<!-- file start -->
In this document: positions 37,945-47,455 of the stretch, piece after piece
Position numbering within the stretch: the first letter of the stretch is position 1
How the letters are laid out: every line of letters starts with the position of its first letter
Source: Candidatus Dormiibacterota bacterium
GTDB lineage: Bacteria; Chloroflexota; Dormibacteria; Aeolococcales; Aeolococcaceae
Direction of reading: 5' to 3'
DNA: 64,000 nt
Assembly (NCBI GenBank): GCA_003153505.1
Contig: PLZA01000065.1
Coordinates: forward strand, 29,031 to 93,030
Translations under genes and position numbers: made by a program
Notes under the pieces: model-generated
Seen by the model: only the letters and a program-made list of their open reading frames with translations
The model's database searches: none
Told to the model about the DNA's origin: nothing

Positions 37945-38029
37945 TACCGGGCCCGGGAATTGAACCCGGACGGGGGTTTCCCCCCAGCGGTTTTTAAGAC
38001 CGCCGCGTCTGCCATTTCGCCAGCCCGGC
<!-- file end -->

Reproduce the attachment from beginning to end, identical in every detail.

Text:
In this document: positions 37,945-47,455 of the stretch, piece after piece
Position numbering within the stretch: the first letter of the stretch is position 1
How the letters are laid out: every line of letters starts with the position of its first letter
Source: Candidatus Dormiibacterota bacterium
GTDB lineage: Bacteria; Chloroflexota; Dormibacteria; Aeolococcales; Aeolococcaceae
Direction of reading: 5' to 3'
DNA: 64,000 nt
Assembly (NCBI GenBank): GCA_003153505.1
Contig: PLZA01000065.1
Coordinates: forward strand, 29,031 to 93,030
Translations under genes and position numbers: made by a program
Notes under the pieces: model-generated
Seen by the model: only the letters and a program-made list of their open reading frames with translations
The model's database searches: none
Told to the model about the DNA's origin: nothing

Positions 37945-38029
37945 TACCGGGCCCGGGAATTGAACCCGGACGGGGGTTTCCCCCCAGCGGTTTTTAAGAC
38001 CGCCGCGTCTGCCATTTCGCCAGCCCGGC